Marketplace of Revolution How Consumer Politics Shaped American Independence

ISBN-10: 019518131X
ISBN-13: 9780195181319
Edition: 2005
Authors: T. H. Breen
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Description: The Marketplace of Revolution offers a boldly innovative interpretation of the mobilization of ordinary Americans on the eve of independence. Breen explores how colonists who came from very different ethnic and religious backgrounds managed to  More...

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Book details

List price: $19.99
Copyright year: 2005
Publisher: Oxford University Press, Incorporated
Publication date: 1/20/2005
Binding: Paperback
Pages: 400
Size: 9.02" wide x 6.10" long x 1.30" tall
Weight: 1.694
Language: English

The Marketplace of Revolution offers a boldly innovative interpretation of the mobilization of ordinary Americans on the eve of independence. Breen explores how colonists who came from very different ethnic and religious backgrounds managed to overcome difference and create a common cause capable of galvanizing resistance. In a richly interdisciplinary narrative that weaves insights into a changing material culture with analysis of popular political protests, Breen shows how virtual strangers managed to communicate a sense of trust that effectively united men and women long before they had established a nation of their own. The Marketplace of Revolution argues that the colonists' shared experience as consumers in a new imperial economy afforded them the cultural resources that they needed to develop a radical strategy of political protest--the consumer boycott. Never before had a mass political movement organized itself around disruption of the marketplace. As Breen demonstrates, often through anecdotes about obscure Americans, communal rituals of shared sacrifice provided an effective means to educate and energize a dispersed populace. The boycott movement--the signature of American resistance--invited colonists traditionally excluded from formal political processes to voice their opinions about liberty and rights within a revolutionary marketplace, an open, raucous public forum that defined itself around subscription lists passed door-to-door, voluntary associations, street protests, destruction of imported British goods, and incendiary newspaper exchanges. Within these exchanges was born a new form of politics in which ordinary man and women--precisely the people most often overlooked in traditional accounts of revolution--experienced an exhilarating surge of empowerment. Breen recreates an "empire of goods" that transformed everyday life during the mid-eighteenth century. Imported manufactured items flooded into the homes of colonists from New Hampshire to Georgia. The Marketplace of Revolution explains how at a moment of political crisis Americans gave political meaning to the pursuit of happiness and learned how to make goods speak to power.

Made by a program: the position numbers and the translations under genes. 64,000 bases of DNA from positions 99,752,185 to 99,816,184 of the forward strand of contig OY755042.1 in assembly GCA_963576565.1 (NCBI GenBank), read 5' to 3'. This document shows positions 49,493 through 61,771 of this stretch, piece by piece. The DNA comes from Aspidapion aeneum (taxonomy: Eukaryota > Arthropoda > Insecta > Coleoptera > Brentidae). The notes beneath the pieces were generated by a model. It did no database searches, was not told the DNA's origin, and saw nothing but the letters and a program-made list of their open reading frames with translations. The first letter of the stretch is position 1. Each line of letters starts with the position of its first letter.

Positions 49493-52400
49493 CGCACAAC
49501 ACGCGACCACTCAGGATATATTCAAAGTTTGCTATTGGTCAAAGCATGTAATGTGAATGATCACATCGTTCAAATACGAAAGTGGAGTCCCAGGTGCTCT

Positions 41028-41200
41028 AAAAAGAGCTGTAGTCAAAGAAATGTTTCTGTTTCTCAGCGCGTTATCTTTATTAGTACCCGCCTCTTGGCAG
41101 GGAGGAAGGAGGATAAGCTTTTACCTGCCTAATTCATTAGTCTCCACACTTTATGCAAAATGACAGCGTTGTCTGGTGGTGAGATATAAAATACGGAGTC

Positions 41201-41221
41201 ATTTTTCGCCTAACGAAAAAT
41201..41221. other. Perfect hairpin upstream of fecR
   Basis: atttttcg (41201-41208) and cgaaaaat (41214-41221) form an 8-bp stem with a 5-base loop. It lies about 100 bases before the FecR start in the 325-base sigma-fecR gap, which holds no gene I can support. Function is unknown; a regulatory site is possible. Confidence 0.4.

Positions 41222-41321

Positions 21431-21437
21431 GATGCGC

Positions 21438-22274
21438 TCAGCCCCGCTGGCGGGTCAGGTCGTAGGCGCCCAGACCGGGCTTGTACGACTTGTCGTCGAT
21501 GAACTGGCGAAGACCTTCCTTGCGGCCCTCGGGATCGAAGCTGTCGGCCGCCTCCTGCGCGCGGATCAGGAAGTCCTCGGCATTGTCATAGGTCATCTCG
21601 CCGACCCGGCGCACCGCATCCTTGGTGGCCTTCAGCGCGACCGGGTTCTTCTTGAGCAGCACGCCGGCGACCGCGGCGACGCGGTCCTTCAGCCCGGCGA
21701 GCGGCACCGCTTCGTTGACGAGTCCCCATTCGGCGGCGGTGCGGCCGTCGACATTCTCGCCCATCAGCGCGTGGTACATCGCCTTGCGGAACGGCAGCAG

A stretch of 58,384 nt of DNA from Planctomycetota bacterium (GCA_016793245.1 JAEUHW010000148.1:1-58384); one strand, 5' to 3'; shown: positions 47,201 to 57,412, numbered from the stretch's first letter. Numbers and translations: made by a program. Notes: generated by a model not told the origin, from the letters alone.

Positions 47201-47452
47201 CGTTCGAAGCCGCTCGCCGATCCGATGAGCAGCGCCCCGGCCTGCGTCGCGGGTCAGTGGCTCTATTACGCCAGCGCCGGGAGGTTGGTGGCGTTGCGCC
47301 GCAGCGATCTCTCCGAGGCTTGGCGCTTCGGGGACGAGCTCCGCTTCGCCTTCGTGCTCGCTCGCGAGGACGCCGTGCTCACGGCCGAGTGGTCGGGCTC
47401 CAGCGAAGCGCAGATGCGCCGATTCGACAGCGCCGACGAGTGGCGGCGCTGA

Acknowledgments
Introduction: The Revolutionary Politics of Consumption
Tale of the Hospitable Consumer: A Revolutionary Argument
An Empire of Goods
Inventories of Desire: The Evidence
Consumers' New World: The Unintended Consequences of Commercial Success
Vade Mecum: The Great Chain of Colonial Acquisition
The Corrosive Logic of Choice: Living with Goods
"A Commercial Plan for Political Salvation"
Strength out of Dependence: Strategies of Consumer Resistance in an Empire of Goods
Making Lists--Taking Names: The Politicization of Everyday Life
Bonfires of Tea: The Final Act
Notes
Index

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